Fish Forums banner
1 - 7 of 7 Posts

·
Registered
Joined
·
16 Posts
Discussion Starter · #1 ·
Hello,

I am trying to research on filter medias and only found few information regarding it. Most of the documents I found are about filters itself, not the filter media.

As you know, there are three main types of filtration. They are mechanical, chemical and biological. And for the filters that are commonly bought in fish stores, they are the over head filters, box filter and the undergravel filters. There are some the sells canister filters, hang over back and some others. These filters have a limited capacity for filter media and we want to make the most of that space and would like to choose the optimal filter media.

So here is my question, what are your criteria in buying filter medias?

Below are the criteria that I have found to be important.

  1. Surface area per cubic volume
  2. Size of the filter media

I know that a combination of the three main types should be made but I would like to find out the best filter media of each type of filtration.

Just like choosing a car, you have power, fuel consumption and price.

Care to share more criteria?

P.S. This is not market research. :) This is a personal research to get the optimal solution
 

·
Premium Member
Joined
·
12,533 Posts
You are on the right track. But you really can't talk about media without talking about the filter. So add "suitability" or something like that. Really fine media like floss, diatomaceous earth filters and 'micron' filter pads do a excellent job at catching really small debris, but clog if run with a nice, strong flow rate for any length of time. In a air-driven sponge-filter, you want really fine cells for maximum area. In a power-head driven sponge-filter, the fine foam will collapse. You have more flow, so less surface and more stiffness is optimal. Sand is excellent in a pond-filter, but no good in a hang-on-back with a bottom impeller.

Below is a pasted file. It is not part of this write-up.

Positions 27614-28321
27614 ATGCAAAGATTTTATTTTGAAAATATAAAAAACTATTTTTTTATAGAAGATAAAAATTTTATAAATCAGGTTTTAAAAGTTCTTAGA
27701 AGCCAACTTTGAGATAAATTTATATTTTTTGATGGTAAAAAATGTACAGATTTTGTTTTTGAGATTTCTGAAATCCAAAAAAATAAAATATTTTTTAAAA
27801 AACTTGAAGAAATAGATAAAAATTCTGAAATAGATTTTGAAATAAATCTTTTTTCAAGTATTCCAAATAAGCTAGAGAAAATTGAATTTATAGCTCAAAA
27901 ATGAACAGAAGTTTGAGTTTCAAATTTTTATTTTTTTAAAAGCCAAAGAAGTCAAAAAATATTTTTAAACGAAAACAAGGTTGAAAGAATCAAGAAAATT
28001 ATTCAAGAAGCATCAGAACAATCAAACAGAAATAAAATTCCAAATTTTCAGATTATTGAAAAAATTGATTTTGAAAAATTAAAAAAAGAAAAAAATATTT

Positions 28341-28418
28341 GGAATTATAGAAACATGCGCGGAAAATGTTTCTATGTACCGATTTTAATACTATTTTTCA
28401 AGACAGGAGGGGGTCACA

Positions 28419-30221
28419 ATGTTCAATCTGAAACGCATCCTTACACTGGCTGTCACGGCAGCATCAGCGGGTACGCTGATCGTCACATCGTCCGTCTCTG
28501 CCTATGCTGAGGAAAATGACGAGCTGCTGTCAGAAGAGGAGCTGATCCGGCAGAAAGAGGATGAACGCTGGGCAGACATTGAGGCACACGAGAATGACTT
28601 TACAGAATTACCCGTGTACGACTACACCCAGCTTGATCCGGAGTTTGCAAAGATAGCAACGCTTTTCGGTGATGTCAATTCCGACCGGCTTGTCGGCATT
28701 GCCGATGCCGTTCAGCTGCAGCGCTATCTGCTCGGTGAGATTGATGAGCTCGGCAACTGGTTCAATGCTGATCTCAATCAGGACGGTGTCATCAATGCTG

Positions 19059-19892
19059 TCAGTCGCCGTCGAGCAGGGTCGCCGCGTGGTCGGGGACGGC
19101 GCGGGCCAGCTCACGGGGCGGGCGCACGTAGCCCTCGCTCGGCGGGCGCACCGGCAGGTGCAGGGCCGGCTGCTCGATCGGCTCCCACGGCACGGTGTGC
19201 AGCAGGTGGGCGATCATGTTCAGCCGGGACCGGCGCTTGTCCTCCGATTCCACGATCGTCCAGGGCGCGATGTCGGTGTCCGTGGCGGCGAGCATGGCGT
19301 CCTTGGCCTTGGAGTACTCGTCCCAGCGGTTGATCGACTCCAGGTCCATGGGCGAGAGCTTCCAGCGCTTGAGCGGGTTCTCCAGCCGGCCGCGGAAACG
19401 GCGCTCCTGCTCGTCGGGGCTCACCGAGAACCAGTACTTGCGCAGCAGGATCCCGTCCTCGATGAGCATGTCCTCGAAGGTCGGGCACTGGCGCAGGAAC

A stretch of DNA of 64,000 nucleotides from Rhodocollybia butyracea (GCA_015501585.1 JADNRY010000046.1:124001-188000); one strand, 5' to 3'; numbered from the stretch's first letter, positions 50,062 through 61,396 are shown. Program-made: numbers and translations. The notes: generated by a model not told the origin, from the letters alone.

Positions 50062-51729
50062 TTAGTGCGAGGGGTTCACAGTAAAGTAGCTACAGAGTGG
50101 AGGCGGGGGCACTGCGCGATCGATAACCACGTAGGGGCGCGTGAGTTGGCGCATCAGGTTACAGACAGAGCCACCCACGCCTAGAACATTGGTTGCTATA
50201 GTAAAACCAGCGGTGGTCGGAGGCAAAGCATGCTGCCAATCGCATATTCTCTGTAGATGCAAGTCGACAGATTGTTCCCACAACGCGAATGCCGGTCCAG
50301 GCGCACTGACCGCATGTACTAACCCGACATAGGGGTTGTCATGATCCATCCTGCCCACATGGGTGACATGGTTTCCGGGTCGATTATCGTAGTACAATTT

And there is total volume. In a little filter, you need really efficient media (lots of surface area), but in a huge sump, you can use cheap stuff and still have plenty of filtration.

I might add easy of cleaning and time to replacement (affects cost). Can you simple rinse it? Does it need "recharging" or bleaching before it can be reused. Is cleaning it such a pain that you'd rather throw it out.

The reason there are so many choices is that there are pros and cons to each one. Tell us more about you plans so we can help you optimize you filtration.
 

·
Registered
Joined
·
16 Posts
Discussion Starter · #3 ·
Hi emc7! Thank you for you input this really helps me alot. Actually, I just wanted to collect data from other aquarist. Like you said, there are pros and cons to each filter media.

Here is what I have collected:

  1. Surface area
  2. Void space/clogability
  3. Price
  4. Durability/Life span

These are the factors or the criterias of filter medias. What I am planning is to have quantifiable number for the other criterias like clogability or something to make decision making much concrete.
 

·
Registered
Joined
·
16 Posts
Discussion Starter · #4 ·
Update from what I have been researching, ceramic rings such as sera siporax, eheim substrat, it has 18000+ surface area per cubic feet. So what are disadvantages of the aside from the price?
 

·
Super Moderator
Joined
·
8,455 Posts
undergravel filters also work well..one of the most efficient filtration methods available..
relatively maintainance free and reasonably priced..
 

·
Registered
Joined
·
16 Posts
Discussion Starter · #6 ·
hi lohachata. I think you have misread my post. I more concerned with the filter media, not the filter itself. So the filter media would be the gravel? Is this a good filter media to other filter types?
 

·
Super Moderator
Joined
·
8,455 Posts
the needed bacteria lives on all of the surfaces..the finer the gravel ; the more surface area for the bacteria...the more bacteria ; the better..the gravel works quite well as the media..and very much cheaper that all of those ceramic bits they sell..
you could also use gravel in other types of filters..box filters with floss work nicely..put gravel in a piece of nylon pantyhose or in a media bag..place it in a HOB or even in a canister..
when you are not wealthy ; you learn how to do things a little differently..and often that means doing them in a more natural way..which is better for the fish.
 
1 - 7 of 7 Posts
Top